The cross-border smuggling of illegal and regulated drugs is the greatest threat at the US-Canada international boundary, according to an internal Department of Homeland Security report released Thursday.

The "most common threat to U.S. public safety along the northern border continues to be the bidirectional flow of illicit drugs," the Northern Border Threat Analysis Report stated.

Cocaine and methamphetamine are smuggled from Mexico through the U.S. and into Canada, while smaller quantities of fentanyl, marijuana, and ecstasy are the most popular drugs flowing south from Canada into the U.S.

"To avoid detection by U.S. and Canadian law enforcement, transnational criminal organizations (TCOs) continually adapt their drug production, smuggling methods, and routes. The topography along mountainous parts of the northern border is occasionally exploited by smugglers flying private aircraft at low altitude to evade radar detection, but there are no reports to suggest that the tactic is employed on a large scale," the report stated.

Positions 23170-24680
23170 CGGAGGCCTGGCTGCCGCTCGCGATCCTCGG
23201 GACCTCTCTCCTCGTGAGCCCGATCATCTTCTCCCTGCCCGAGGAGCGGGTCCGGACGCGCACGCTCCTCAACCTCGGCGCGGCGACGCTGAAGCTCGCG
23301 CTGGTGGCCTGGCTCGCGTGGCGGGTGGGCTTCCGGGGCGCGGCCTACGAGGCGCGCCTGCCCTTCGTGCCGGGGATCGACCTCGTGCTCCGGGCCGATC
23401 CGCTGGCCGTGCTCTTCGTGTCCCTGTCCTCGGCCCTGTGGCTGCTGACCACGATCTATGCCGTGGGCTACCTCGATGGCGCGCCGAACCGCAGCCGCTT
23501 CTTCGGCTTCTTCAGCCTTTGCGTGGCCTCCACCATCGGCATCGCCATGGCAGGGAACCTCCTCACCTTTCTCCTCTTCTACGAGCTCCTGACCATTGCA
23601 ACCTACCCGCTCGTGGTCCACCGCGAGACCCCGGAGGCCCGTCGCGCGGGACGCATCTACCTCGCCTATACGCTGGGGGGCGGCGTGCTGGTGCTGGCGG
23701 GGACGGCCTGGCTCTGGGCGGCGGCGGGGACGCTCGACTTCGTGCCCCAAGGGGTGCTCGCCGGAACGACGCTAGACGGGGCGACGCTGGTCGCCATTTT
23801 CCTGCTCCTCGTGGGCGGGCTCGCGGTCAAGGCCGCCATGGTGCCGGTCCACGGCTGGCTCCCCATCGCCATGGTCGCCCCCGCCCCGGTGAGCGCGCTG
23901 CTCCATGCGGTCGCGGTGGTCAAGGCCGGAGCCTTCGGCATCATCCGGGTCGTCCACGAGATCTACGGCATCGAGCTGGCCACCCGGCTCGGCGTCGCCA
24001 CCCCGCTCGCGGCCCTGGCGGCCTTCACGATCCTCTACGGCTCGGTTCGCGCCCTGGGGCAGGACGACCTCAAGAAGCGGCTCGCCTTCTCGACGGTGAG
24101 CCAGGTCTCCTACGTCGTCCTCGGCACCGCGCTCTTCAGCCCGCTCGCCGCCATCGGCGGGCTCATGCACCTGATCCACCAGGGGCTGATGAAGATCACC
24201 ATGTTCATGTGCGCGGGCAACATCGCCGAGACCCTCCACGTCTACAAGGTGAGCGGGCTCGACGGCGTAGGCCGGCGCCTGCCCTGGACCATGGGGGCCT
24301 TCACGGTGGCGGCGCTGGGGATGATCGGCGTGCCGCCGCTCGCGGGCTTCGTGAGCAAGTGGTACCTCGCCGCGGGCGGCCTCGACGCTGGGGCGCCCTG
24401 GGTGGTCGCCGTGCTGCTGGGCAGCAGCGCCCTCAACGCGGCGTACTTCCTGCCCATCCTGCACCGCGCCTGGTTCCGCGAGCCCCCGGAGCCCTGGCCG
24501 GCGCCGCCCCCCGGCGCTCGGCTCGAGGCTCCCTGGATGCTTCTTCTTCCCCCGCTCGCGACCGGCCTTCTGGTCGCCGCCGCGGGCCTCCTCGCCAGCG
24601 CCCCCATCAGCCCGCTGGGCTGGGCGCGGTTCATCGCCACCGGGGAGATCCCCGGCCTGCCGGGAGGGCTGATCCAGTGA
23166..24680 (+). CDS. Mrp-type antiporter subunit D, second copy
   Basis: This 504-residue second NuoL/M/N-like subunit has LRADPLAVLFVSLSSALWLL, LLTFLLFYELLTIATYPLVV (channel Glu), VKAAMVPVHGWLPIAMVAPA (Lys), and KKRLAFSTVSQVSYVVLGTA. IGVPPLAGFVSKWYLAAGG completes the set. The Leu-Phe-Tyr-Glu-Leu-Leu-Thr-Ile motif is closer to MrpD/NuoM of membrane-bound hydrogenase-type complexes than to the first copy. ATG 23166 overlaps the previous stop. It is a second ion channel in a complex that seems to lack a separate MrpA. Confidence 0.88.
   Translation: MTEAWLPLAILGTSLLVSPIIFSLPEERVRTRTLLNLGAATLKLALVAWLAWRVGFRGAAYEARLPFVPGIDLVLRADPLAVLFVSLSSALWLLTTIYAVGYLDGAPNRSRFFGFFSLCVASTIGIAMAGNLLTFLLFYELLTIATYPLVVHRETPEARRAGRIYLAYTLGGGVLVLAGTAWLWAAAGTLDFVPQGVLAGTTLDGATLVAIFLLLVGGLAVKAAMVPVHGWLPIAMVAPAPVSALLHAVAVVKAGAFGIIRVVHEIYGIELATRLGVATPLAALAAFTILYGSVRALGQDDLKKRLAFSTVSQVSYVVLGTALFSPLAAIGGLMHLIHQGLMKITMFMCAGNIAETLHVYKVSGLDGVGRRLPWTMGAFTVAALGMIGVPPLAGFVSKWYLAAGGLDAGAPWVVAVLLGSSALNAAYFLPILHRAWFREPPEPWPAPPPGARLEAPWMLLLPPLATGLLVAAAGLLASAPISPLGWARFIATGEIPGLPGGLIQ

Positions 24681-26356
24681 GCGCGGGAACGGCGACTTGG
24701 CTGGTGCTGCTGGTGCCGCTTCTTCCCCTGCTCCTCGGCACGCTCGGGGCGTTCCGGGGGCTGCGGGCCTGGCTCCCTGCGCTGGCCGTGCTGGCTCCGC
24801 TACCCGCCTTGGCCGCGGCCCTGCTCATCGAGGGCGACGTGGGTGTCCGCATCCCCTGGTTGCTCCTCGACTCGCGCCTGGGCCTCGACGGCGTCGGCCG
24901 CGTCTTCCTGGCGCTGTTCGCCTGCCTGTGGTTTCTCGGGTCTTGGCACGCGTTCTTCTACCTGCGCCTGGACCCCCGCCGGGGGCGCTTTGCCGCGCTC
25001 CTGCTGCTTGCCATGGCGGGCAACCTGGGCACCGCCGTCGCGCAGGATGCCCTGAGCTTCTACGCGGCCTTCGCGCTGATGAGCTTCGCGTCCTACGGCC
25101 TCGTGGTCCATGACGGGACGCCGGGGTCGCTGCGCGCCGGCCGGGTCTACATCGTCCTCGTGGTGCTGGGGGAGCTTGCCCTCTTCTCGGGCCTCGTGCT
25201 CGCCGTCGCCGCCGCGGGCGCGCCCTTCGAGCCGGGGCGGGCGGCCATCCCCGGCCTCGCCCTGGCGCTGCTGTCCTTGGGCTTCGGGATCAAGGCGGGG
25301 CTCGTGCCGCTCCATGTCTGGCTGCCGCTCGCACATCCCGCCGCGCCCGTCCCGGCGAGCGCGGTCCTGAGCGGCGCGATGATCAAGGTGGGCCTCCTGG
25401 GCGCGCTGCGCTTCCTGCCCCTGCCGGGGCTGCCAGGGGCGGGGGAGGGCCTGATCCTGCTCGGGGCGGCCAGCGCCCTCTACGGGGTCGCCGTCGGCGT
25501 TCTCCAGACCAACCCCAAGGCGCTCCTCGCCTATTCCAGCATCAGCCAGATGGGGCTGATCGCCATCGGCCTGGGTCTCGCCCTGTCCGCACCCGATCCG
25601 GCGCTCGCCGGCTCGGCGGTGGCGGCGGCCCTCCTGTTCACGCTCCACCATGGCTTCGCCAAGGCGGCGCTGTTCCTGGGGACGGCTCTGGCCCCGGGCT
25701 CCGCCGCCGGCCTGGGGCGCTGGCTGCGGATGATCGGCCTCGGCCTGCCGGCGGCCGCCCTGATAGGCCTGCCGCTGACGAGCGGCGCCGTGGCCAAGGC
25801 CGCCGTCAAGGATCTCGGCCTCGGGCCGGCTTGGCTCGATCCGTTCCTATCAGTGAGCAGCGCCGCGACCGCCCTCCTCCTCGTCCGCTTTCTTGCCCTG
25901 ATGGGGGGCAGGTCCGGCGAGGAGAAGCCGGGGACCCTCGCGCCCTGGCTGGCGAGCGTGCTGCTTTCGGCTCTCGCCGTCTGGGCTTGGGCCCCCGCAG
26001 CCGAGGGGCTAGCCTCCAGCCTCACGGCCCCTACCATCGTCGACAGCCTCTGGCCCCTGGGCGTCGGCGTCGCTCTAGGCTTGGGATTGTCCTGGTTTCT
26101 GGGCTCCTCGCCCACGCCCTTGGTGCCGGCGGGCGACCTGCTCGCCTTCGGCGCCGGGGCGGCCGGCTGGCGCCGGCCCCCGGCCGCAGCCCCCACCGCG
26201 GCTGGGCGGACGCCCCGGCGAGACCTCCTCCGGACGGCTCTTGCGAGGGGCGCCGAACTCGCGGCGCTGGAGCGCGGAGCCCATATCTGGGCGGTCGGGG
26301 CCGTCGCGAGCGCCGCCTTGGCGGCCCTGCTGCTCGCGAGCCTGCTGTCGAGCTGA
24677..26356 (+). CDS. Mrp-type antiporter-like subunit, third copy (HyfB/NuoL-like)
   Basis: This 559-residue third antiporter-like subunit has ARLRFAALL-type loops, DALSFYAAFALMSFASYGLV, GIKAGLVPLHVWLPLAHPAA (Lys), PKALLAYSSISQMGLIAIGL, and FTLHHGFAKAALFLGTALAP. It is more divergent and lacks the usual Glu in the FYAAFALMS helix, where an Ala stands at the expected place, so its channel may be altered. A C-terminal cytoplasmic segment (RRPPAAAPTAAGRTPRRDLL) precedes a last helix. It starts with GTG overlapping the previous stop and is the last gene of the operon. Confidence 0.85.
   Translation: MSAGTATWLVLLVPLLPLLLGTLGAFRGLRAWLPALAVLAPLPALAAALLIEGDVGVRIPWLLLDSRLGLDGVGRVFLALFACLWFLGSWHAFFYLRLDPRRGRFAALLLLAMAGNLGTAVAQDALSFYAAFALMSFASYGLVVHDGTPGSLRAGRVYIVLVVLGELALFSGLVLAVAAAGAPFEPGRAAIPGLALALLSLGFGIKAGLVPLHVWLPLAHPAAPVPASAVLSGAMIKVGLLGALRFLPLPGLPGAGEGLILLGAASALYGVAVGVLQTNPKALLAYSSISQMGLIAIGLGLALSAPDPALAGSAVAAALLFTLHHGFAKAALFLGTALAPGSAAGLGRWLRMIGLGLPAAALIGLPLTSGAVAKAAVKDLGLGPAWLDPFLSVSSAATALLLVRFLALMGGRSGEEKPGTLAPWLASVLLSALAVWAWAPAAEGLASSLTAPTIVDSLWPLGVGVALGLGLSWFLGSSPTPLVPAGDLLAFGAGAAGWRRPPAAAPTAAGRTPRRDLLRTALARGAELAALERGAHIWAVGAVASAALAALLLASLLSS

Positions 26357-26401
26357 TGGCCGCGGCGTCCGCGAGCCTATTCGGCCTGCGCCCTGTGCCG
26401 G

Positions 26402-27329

Although drug smuggling remains a consistent problem at the northern border, DHS said terrain, weather, and distance help limit people from illegally entering the U.S. from Canada at remote spots.

Fewer than 800 people have illegally crossed from Canada into the U.S. annually over the past five years, compared to hundreds of thousands apprehended at the U.S.-Mexico border in that same time period.

"The large volume of legitimate travel across the northern border and the long stretches of difficult terrain between ports of entry (POEs) provide potential opportunities for individuals who may pose a national security risk to enter the United States undetected," DHS stated.

"However, encounters with individuals associated with transnational crime or terrorism remain infrequent, and sensor technology plays an important role in locations where full-time deployment of enforcement personnel is not practical. Known illegal crossings on the northern border conform to established migration patterns between large population centers," DHS added.